‘The New Yorker’ Does Its First GIF Cover.

Seth Fiegerman. MASHABLE. 30/9/2014

Classy.” “Lovely and understated.” “So beautiful it’ll make you cry.”

Those were some of the early reviews of The New Yorker‘s magazine cover this week. It’s certainly not the first time a New Yorker cover has been described as “beautiful,” but the difference is that this time the cover is a GIF.

The New Yorker, a bastion for arts, culture and long-form storytelling, unveiled the first animated cover on Monday on its website as well as on its mobile applications, but not in print. True to form, the publication resisted the temptation to go too far off into the Internet’s frivolous side — the many dancing babies, loops of Homer Simpson backing up his car, GIFs of the feline persuasion — and stuck with something a bit more sophisticated. Something that calls back to the past. Something simple.

The idea for the animated cover came from Christoph Niemann, an artist and designer who published some animations on The New Yorker‘s website during the summer.

“One of the ways that he expresses himself recently has been in animated GIFs,” says Françoise Mouly, art director at The New Yorker. Mouly had given thought to using one of his earlier GIFs for the cover, but held off until now.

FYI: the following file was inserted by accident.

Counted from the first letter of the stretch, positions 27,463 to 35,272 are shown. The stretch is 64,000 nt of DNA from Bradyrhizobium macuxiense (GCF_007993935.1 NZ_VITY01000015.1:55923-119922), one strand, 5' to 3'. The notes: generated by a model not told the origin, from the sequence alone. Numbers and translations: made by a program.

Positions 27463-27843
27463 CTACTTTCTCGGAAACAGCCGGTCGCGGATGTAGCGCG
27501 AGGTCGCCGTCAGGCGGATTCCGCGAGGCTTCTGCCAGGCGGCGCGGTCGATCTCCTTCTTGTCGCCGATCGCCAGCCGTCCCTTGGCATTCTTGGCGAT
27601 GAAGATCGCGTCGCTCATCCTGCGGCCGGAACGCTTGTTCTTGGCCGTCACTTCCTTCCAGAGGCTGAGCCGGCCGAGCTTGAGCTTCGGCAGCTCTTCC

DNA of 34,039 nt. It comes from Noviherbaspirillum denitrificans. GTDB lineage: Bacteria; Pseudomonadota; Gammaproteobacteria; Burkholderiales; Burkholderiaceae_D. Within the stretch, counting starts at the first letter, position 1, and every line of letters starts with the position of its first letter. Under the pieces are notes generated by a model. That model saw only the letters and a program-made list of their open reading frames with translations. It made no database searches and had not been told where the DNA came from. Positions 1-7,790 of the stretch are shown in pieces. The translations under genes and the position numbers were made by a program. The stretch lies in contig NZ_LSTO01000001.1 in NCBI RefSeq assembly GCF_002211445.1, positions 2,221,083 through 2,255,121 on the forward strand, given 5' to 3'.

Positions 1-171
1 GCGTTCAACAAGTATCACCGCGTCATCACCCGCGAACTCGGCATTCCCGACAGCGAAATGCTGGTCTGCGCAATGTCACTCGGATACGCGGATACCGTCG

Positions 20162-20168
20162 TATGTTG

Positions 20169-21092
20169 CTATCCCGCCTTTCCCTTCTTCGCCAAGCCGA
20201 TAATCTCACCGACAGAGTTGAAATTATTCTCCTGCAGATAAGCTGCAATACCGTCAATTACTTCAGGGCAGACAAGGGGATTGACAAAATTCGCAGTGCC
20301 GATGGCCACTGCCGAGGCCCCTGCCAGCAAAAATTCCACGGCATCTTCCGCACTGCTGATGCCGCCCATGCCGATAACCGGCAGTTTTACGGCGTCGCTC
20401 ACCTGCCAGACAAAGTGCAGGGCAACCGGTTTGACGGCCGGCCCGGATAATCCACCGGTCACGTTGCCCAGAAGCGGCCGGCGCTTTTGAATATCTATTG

“We wouldn’t have done it if it was just a technical gimmick. It had to be a good image,” Mouly says. “The rain one has the graphic quality and the aesthetic quality that meant it was a modern version of a very old fashioned New Yorker cover.”

While the print cover may not technically be animated, Mouly says the dynamic design and accompanying GIFs online will help to animate the print image in the reader’s mind.

“The image that we published on the cover is static, but you bring in the motion to it,” she says. “It’s very complimentary to the web and mobile. The mind completes the thought here.”

Other print publications like The New York Times and Bloomberg Businessweek have also experimented with animated images on their websites.

For The New Yorker, the GIF nearly proved too much to handle. Dozens of iterations of the image were required to fit all the possible screen sizes. At one point there were technical issues that caused the GIF to render as a blank space on the web. Mouly says she became “distraught.” But the team persevered and the GIF was brought to life.

“This is a big deal for us,” she says. “It’s our first animated cover. It’s not just a couple of rain drops.” (…)

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